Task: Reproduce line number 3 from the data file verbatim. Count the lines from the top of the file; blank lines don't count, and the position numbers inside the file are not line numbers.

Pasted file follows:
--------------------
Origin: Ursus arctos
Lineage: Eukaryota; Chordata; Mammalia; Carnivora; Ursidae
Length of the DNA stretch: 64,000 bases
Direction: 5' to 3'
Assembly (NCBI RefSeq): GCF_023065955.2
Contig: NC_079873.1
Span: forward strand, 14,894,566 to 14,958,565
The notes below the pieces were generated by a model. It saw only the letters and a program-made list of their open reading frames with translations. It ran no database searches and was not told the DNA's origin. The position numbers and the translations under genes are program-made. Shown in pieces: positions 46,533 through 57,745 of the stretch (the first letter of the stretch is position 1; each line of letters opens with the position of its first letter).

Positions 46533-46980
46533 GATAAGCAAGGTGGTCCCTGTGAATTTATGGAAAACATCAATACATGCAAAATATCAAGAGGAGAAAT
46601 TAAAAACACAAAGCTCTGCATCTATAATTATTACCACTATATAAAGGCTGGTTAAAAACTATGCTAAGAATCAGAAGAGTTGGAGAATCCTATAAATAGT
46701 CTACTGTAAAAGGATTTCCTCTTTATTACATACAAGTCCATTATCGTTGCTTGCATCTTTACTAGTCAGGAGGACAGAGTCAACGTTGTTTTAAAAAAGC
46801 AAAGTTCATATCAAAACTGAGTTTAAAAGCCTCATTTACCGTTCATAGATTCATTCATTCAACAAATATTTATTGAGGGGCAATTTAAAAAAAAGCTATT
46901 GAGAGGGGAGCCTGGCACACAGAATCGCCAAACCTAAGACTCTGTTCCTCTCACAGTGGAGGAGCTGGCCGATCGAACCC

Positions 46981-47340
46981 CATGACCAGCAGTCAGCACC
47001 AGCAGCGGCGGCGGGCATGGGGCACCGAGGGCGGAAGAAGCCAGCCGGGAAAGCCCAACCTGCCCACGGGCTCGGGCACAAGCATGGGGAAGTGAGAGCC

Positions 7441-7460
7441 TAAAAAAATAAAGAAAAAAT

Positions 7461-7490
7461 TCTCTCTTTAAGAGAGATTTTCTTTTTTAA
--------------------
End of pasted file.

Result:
Length of the DNA stretch: 64,000 bases